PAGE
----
Brussels “could not thwart” the Hungarian economy

Brussels “could not thwart the Hungarian economy even if it wanted to,” Finance Minister Mihály Varga said on Monday in an interview published by the Origo news portal.

Varga said the European Union “was trying to turn a purely economic problem into a political problem,” adding that he hoped a “reasonable” solution could be found.

“We are constructive and cooperative, but I must stress that the shameful attitude of Brussels will not affect the situation of the Hungarian economy,” Varga said.

Citing recent calculations, Varga said Hungary’s GDP growth could exceed 6% this year “even if no penny is received” from the EU until the end of the year, he said. he declares.

According to the latest figures, economic growth could be 5.3% next year, and “the economy could make up for losses suffered during the coronavirus pandemic in 18 months,” Varga said.

Regarding inflation, Varga said the economy was picking up around the world, with supplies often limited, resulting in shortages of some materials and goods, and pushing up prices. Goods do not get more expensive “because of VAT or the government,” the minister said. According to the Ministry of Finance, inflation could be 4.2% this year and 3.6% in 2022.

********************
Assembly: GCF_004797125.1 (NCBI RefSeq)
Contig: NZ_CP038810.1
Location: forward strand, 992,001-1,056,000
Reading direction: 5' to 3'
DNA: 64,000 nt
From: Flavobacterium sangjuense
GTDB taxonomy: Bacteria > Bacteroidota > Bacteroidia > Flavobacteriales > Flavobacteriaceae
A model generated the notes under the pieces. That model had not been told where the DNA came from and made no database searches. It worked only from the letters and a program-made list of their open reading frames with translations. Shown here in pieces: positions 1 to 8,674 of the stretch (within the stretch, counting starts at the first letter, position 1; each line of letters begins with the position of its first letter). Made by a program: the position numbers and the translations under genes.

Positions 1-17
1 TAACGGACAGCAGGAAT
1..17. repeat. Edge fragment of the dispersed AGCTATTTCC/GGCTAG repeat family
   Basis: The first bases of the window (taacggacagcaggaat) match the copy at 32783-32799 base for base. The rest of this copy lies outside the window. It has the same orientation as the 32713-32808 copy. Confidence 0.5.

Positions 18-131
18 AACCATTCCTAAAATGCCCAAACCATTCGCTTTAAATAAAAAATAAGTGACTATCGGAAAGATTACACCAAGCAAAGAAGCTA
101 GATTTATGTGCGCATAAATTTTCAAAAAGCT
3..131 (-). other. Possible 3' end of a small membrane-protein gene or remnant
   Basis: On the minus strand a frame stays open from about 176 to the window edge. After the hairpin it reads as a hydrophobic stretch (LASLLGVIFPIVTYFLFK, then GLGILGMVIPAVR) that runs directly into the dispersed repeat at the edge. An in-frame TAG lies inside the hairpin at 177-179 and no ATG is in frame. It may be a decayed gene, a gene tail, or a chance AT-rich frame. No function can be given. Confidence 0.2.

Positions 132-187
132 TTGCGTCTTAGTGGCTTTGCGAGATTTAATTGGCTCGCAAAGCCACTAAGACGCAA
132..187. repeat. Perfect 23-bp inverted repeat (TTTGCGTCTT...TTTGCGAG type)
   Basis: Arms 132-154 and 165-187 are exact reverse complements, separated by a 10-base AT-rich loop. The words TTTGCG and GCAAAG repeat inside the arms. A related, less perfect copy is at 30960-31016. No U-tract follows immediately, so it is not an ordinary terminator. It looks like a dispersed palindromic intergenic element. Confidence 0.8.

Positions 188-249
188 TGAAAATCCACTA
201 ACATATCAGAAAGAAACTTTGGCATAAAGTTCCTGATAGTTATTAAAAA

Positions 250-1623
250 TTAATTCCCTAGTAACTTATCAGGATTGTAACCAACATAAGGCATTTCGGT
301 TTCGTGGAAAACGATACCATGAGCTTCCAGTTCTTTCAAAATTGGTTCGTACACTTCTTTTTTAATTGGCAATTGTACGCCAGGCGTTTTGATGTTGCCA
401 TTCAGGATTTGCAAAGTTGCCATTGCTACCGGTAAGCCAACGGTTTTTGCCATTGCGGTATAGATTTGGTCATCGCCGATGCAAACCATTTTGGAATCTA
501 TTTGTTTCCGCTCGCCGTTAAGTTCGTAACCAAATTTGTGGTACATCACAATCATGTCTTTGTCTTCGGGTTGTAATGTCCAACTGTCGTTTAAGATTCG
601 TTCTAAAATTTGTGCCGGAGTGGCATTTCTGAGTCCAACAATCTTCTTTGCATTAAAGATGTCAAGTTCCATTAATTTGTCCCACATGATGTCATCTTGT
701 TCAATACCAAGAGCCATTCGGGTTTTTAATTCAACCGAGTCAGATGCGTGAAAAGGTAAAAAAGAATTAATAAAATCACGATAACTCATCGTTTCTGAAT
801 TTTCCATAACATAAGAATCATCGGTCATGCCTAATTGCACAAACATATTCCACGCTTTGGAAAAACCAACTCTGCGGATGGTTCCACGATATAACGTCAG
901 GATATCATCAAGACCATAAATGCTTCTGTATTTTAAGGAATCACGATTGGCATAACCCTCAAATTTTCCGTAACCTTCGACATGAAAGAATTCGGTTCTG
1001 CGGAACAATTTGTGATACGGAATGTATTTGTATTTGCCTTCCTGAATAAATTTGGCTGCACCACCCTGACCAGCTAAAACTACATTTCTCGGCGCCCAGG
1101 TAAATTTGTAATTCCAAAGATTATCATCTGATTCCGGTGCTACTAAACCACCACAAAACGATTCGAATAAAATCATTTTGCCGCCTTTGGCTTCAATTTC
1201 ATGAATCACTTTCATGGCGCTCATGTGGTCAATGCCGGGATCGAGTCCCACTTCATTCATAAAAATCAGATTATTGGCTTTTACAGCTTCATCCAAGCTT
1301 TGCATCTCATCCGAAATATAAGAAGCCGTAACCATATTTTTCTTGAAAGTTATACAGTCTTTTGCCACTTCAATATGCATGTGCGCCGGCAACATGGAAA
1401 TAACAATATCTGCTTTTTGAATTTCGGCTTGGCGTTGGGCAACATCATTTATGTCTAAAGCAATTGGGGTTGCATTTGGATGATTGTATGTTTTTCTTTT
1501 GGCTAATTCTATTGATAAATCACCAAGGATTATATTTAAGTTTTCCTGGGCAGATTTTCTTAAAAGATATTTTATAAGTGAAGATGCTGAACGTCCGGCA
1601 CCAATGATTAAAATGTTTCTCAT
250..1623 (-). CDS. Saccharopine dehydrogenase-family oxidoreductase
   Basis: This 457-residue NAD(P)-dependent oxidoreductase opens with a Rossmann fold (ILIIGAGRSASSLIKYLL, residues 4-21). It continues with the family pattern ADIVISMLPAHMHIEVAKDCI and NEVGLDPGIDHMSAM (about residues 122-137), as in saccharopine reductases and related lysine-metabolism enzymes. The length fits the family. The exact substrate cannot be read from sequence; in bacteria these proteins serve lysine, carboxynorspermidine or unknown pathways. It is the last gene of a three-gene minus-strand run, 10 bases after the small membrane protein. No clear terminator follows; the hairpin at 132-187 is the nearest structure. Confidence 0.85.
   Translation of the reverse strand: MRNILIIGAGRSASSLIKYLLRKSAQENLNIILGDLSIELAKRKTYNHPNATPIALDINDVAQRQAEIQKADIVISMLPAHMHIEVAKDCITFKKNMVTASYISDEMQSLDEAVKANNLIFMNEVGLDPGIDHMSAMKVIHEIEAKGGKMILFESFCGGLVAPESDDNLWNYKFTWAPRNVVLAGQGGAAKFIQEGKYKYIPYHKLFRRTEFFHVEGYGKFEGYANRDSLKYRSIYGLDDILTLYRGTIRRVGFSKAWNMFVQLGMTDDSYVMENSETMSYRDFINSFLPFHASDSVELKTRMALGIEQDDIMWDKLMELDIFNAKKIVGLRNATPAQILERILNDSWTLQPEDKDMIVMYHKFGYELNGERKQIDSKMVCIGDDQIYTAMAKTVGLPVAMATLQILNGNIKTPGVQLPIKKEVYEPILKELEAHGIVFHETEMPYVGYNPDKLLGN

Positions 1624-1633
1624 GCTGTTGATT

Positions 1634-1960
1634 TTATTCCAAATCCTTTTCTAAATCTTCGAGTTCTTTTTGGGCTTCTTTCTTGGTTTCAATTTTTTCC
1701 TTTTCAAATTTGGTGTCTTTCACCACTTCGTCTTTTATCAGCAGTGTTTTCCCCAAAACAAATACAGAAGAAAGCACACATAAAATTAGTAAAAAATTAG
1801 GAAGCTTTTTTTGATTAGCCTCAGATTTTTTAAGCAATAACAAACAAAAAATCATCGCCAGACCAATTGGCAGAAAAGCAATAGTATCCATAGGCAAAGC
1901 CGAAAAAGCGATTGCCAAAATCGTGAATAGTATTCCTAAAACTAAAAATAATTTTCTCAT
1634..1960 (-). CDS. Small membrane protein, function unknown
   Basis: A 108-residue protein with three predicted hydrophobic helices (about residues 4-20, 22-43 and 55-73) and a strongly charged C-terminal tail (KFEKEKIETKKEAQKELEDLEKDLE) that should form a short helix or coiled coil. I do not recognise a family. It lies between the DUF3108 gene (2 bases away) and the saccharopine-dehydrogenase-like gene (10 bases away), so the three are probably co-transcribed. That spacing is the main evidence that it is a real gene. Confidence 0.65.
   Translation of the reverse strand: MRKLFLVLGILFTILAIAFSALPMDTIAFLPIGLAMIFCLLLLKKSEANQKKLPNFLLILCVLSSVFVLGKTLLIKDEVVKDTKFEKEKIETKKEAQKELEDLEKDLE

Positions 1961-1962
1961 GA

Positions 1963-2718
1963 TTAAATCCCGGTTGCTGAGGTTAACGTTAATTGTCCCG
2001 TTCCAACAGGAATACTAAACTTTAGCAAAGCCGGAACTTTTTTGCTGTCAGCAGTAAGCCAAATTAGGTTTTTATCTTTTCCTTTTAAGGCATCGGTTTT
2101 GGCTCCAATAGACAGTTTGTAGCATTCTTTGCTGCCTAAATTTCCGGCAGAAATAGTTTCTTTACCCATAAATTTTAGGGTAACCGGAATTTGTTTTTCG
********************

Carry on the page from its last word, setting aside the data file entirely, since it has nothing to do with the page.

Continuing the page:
Varga said the government was considering another pension hike for November, for the second time this year, due to higher than expected inflation. He added that a retirement bonus totaling 50 billion forints would be paid to the elderly before the end of the year, while a million families would be reimbursed for the income tax they paid. paid in 2021.

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The government is supporting healthcare companies with 66 billion forints, Mihály Varga said.

Regarding the proposals to introduce a global minimum tax, Varga said that “Hungary refuses to support any tax increases, especially those that would have a negative impact on the competitiveness not only of the country but of foreign companies here”. He noted that a uniform corporate tax rate of 15 percent had been suggested while it was currently 9 percent in Hungary. “We can only promote Hungarian interest even if we have to challenge a proposal from the President of the United States,” he said.

Photo illustrated by Tamás Kovács / MTI

Laura T. Thrasher